StepWrite: A co-designed iPad app to help kids improve their writing


A co-designed iPad app to help kids improve their writing

Download StepWrite on the Apple App store

Many children on the autism spectrum have difficulty with the fine motor demands of handwriting, and the conceptual and language demands of composing written texts. To overcome these challenges, we created StepWrite.

Designed for children aged 8-12, StepWrite can help motivate kids to fully engage in writing tasks at home and in the classroom, while also improving the quality of what they write.

StepWrite was designed using Self-Regulated Strategy Development (SRSD), an approach that has been shown to support students to plan, organise and sequence ideas, compose and then revise their work independently. The app was developed through Autism CRC's Overcoming difficulties with written expression project.

Self-Regulated Strategy Development has been shown to improve students' writing including:

  • the quality and length of written compositions
  • the number of essay elements used
  • the use of planning and self-monitoring when writing.

Download the StepWrite app to get started today

Download StepWrite on the Apple App store

Keep reading to learn more about the evidence base of StepWrite, how it supports all learners through Universal Design and how we used an inclusive co-design process to make the app accessible and awesome.

Start screen of StepWrite appScreen from StepWrite showing the last edit process of an activityScreen from StepWrite showing the completion of the first piece of writing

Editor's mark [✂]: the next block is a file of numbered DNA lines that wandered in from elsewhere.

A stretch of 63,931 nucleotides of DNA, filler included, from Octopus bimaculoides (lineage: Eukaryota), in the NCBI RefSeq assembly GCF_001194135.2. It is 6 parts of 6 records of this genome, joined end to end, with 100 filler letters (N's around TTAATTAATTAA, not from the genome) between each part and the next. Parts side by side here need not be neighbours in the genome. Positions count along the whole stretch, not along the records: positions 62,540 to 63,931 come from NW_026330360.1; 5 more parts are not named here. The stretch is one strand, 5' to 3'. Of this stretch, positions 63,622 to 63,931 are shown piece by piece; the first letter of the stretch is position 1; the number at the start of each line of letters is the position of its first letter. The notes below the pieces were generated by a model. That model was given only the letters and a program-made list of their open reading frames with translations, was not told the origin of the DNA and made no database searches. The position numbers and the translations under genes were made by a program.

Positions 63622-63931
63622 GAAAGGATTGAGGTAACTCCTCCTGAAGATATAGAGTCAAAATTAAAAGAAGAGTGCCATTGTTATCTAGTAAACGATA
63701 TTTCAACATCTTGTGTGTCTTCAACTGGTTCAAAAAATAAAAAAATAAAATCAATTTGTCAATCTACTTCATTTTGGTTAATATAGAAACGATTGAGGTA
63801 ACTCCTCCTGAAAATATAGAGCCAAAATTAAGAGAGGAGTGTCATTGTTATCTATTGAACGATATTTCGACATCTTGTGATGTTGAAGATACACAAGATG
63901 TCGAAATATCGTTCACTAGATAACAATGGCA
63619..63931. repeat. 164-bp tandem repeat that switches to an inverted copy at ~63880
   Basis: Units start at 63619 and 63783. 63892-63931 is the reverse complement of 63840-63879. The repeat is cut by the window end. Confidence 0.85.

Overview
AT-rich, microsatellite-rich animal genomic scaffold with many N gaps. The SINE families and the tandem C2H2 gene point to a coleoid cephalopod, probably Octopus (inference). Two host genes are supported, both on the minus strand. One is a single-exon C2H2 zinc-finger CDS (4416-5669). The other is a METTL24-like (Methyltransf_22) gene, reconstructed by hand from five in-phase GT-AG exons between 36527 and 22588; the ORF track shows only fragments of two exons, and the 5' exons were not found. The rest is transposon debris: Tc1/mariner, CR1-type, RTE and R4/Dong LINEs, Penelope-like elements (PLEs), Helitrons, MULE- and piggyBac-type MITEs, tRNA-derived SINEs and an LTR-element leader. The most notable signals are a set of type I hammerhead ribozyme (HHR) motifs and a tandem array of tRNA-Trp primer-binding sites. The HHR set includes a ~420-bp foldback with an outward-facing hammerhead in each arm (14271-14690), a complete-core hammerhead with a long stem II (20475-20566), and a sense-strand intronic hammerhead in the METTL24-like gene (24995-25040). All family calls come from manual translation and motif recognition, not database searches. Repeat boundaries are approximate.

Assistive technologies such as word processing, and speech recognition have been used to support students who experience difficulties with handwriting. Technology-based writing supports such as these have been shown to enhance the ability of students on the spectrum to produce written work.

Additionally, the use of keyboards has been associated with improvements in the motivation of students on the spectrum to engage in writing tasks.

Child using an app.

Universal Design for Learning

Class-wide Universal Design for Learning (UDL) strategies aim to support the inclusion of students with diverse learning needs. A UDL strategy “ensures that all environments and experiences are ready for all children”. It is important to have a class-wide strategy as children are naturally diverse learners and they bring a range of skills, needs, and interests to their learning.

As the range of available assistive technologies increases, it is now possible to make these technologies available to the whole student population. The application of a UDL framework within every classroom addresses the need to accept and plan for difference, and make knowledge accessible to different ways of learning. StepWrite was designed to be used in a whole-of-class way, so that it benefits all students in the class, including those with other additional learning needs.

Classroom with students standing around a teacher.


To ensure that StepWrite was successful as a targeted and inclusive intervention for teaching and scaffolding SRSD instruction, we used both a co-design process and an assistive technology selection framework.

17 primary school-aged students (four on the spectrum and 13 not on the spectrum), four teachers, and two adults on the spectrum contributed to the co-design of StepWrite either by assisting with production or by providing feedback through focus groups and semi-structured interviews.

We used the SETT framework – an established set of criteria used by schools to assist the selection of assistive technologies – to guide the design of the StepWrite. The SETT mnemonic stands for Student, Environment, Tasks, Tools, and relates to questions centred around the needs of the student, their environment, the tasks that take place in that environment and the tools they need to participate fully.

Diagram of the SETT framework.

Download the StepWrite app to get started today

Download StepWrite on the Apple App store

Policy documents

End User License Agreement Terms of Use | Privacy Collection

School Years